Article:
Hardcore fans of Douglas Adams can make the worst of ambassadors for his work. They go too often for the lowest-hanging fruit — like towels, “Don’t Panic!”, or the Hitchhiker’s Guide to the Galaxy as a “trilogy” of five novels (a “joke” so thuddingly unfunny that I choose to believe it originated with some harried paperback copywriter rather than Adams himself). Or, God help us, “42.” All of these tropes had already had every last drop of novelty wrung from them thirty years ago. I can’t help but think about those awful teenagers — I should know; I used to be one — who march around repeating every line from their favorite Monty Python sketches verbatim in awful teenage faux-British accents in the belief that repetition is the soul of wit.
For me the real pleasures of Douglas Adams are subtler. He was a genuinely good crafter of sentences who cared about the way he put words onto the page, which is a quality rarer than it ought to be amongst popular writers. Even more unusually, he had a style all his own, crafting strange juxtapositions of words that shouldn’t work but somehow do. Some of the sentences in his books could have come from no one else’s pen. (Who else could have written, “The ships hung in the sky in much the same way that bricks don’t”?) His wordplay has drawn occasional comparison with Lewis Carroll:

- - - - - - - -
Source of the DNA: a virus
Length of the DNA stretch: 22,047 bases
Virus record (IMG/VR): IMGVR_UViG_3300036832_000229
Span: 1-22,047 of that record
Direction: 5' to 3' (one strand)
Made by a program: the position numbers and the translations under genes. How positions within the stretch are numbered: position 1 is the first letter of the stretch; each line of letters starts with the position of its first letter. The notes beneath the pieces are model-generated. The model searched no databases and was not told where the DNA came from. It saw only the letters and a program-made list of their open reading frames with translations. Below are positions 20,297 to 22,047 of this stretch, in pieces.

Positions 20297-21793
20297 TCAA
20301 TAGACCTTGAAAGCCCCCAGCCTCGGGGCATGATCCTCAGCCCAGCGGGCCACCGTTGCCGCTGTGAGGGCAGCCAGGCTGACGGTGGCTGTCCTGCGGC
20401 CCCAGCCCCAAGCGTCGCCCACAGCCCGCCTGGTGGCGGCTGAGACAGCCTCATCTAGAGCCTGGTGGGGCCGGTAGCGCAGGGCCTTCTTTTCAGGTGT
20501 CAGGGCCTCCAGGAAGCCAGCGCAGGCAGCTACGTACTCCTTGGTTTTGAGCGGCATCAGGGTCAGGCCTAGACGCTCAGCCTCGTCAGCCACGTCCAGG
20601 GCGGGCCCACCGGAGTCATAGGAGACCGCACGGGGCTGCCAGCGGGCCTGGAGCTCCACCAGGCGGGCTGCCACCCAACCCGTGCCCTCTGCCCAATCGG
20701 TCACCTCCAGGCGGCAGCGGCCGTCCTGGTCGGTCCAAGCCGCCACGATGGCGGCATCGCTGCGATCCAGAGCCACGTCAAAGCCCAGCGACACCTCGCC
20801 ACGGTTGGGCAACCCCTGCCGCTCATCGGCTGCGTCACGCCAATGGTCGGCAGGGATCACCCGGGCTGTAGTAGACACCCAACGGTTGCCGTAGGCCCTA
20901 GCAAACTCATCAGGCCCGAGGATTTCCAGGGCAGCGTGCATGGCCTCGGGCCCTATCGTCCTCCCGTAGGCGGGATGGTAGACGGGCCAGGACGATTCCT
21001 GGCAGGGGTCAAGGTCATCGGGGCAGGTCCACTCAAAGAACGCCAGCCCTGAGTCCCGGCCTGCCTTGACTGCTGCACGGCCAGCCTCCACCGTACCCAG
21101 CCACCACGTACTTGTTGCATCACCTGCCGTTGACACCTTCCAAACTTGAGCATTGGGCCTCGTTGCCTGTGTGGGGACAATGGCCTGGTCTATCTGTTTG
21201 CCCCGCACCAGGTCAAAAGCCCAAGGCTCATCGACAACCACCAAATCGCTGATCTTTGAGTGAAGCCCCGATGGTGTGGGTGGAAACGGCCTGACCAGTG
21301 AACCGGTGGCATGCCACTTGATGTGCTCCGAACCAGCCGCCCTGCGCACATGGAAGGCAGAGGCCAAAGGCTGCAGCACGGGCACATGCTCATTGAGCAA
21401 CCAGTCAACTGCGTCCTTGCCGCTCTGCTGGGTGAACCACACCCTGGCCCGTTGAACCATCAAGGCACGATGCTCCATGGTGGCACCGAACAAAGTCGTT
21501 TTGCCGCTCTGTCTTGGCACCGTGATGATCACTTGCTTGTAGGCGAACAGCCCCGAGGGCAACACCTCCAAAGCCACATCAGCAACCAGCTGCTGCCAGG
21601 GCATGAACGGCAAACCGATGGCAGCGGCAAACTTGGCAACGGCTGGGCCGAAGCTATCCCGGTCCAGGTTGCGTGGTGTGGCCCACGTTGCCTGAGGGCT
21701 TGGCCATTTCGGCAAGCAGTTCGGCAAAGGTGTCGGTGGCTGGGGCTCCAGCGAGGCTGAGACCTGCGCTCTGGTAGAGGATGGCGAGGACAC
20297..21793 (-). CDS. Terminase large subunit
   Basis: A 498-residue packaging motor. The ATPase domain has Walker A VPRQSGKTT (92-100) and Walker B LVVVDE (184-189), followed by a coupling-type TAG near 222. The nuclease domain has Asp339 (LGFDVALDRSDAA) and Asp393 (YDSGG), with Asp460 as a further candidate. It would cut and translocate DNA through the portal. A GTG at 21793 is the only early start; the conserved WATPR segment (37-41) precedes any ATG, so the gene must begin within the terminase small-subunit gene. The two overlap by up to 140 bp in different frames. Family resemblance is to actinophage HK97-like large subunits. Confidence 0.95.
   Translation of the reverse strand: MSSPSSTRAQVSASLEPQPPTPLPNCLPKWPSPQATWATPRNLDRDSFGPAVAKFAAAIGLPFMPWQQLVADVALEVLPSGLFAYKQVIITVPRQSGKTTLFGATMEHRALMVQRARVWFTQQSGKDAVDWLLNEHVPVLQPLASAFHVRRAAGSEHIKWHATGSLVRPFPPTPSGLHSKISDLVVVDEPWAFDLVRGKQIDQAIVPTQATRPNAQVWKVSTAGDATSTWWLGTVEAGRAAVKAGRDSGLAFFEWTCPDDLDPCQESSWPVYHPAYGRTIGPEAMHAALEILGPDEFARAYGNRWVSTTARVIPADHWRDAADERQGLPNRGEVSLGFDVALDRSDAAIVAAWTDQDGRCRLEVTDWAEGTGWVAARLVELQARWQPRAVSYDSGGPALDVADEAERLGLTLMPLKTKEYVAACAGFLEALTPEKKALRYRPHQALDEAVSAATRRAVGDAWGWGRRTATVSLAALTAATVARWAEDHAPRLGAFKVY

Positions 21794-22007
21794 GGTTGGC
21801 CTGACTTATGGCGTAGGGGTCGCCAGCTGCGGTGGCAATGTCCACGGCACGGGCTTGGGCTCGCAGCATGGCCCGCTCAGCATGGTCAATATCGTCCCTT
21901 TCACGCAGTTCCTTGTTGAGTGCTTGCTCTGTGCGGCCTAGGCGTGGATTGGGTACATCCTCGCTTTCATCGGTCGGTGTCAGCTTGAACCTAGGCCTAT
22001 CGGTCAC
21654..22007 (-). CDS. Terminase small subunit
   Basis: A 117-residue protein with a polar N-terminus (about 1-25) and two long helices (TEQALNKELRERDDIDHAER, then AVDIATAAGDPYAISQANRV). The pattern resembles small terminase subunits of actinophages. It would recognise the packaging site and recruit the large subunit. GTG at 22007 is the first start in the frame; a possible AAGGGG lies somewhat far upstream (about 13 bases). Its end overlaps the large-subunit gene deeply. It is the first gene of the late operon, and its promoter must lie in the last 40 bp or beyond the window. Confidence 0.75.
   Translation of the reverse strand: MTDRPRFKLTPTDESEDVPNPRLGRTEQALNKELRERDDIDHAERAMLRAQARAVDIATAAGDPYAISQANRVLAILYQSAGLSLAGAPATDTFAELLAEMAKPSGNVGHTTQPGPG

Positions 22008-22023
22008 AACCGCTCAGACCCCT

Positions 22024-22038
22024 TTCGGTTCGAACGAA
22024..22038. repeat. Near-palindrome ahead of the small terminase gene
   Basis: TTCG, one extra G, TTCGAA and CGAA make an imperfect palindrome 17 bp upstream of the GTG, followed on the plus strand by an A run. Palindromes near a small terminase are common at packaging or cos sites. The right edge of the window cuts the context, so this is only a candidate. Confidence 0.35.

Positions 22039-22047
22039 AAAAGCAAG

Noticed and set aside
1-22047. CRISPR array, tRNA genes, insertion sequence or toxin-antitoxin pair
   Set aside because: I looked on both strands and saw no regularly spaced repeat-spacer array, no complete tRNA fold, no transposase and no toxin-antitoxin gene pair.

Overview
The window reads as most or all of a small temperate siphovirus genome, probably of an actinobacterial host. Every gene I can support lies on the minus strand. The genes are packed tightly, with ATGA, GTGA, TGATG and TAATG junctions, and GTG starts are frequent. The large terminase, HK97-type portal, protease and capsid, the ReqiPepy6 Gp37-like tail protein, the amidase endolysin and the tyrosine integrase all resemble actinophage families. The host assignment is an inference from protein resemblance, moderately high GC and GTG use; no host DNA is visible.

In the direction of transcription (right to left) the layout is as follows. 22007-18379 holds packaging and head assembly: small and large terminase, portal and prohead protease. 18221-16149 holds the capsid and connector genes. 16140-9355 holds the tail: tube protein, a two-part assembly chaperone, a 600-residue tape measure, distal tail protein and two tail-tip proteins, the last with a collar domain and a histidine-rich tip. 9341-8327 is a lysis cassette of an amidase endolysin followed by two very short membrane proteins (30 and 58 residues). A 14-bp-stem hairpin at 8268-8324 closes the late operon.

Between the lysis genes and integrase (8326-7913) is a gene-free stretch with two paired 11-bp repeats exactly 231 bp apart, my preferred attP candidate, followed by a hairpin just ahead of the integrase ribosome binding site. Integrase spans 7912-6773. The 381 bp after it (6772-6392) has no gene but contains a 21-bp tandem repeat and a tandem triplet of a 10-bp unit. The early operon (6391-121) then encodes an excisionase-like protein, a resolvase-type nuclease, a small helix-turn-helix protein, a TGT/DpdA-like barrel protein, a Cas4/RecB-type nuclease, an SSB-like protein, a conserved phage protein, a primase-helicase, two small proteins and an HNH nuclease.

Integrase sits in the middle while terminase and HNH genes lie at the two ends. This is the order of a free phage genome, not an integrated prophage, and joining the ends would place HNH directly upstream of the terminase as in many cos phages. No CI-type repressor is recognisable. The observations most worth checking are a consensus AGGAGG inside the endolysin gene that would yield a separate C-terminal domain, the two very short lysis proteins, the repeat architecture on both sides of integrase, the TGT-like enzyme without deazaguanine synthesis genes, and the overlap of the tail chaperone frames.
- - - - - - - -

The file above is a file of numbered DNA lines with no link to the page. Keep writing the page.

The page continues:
“You’d better be prepared for the jump into hyperspace. It’s unpleasantly like being drunk.”
“What’s so unpleasant about being drunk?”
“You ask a glass of water.”